Speaking in Chinese on the Phoenix television program Yihu yidu tan (Tiger Talk), Carnegie’s Lora Saalman explained that because of the dual-use nature of nuclear technology, the United States is concerned about Iran’s intentions and its capacity to build a nuclear weapon. Saalman maintained that U.S. military deployment in the Persian Gulf is, in part, a reaction to this threat, aimed at demonstrating U.S. conventional deterrence capabilities and commitment in the region. While this deployment plays a function in reassuring Israel, it does not necessarily mean that the United States intends to use force against Iran. Had the United States made the decision to use military means to resolve the Iranian nuclear dispute, Saalman added, it would likely already have done so.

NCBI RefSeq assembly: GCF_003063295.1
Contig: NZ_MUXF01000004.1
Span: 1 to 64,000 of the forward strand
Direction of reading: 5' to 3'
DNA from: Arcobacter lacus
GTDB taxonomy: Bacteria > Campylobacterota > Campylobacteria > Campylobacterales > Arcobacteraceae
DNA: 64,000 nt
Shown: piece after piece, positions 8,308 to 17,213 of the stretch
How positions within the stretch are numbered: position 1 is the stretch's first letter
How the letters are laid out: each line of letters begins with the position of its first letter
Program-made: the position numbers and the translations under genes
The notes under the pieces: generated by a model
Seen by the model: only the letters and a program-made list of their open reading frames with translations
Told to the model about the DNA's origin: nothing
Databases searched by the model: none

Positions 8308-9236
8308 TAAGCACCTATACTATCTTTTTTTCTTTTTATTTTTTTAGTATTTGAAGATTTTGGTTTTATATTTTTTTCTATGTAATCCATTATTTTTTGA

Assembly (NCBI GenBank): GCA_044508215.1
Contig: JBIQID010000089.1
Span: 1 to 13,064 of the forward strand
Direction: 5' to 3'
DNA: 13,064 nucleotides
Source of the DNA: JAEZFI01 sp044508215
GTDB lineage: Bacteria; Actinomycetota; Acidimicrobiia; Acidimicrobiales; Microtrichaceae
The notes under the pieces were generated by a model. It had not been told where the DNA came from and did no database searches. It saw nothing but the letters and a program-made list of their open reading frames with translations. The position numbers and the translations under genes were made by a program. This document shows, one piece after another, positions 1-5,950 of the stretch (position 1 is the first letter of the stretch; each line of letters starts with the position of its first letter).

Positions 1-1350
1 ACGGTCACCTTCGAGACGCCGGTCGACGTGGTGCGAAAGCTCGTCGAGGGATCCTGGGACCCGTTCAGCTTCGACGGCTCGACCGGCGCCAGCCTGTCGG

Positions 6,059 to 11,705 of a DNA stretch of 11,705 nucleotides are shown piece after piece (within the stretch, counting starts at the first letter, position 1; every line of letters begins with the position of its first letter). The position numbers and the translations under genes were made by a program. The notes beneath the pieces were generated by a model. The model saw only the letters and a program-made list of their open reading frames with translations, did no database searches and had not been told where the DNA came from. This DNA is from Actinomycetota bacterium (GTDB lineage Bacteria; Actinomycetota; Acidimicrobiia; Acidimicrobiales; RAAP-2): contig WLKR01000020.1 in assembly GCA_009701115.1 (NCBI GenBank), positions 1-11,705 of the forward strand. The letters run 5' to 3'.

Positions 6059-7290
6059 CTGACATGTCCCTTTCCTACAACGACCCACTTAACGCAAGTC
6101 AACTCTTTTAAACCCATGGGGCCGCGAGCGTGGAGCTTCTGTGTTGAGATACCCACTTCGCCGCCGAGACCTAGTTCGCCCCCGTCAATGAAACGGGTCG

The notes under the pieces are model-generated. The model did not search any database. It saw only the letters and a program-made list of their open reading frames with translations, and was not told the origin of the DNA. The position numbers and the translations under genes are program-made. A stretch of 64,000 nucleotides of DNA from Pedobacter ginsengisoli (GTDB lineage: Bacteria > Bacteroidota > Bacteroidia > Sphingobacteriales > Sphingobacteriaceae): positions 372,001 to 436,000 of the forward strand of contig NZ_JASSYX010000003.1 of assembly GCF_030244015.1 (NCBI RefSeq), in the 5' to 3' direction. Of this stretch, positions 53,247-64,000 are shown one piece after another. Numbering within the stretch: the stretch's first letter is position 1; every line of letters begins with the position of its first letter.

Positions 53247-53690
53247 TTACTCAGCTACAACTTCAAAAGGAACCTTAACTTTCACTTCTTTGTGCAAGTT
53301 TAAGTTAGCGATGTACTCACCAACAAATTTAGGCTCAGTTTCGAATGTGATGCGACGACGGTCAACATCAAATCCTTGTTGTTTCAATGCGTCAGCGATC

Instead, she noted the United States is trying to utilize diplomatic means and negotiations first. Despite reports coming out of Iran, the Unites States government has been focused on exercising restraint and avoiding war.  Saalman maintained that the statement of U.S. Defense Secretary Leon Panetta best frames this approach, as he maintained that Iran has not yet made the decision to develop a nuclear weapon. Ultimately, Washington wants to avoid the mistakes it made in 2003 with the Iraq nuclear issue. 

Saalman asserted that given China’s independent foreign policy, it is difficult for the United States to lobby China to converge with U.S. perspectives on the region. However, China has its own reasons for keeping its distance from Iran as it tries to diversify its oil imports and minimize exposure to destabilizing trends. From this perspective, the United Staets and China at times have converging interests that could serve as the basis of cooperation. Overall, China’s chief role is likely to be serving as an intermediary to facilitate the negotiation effort.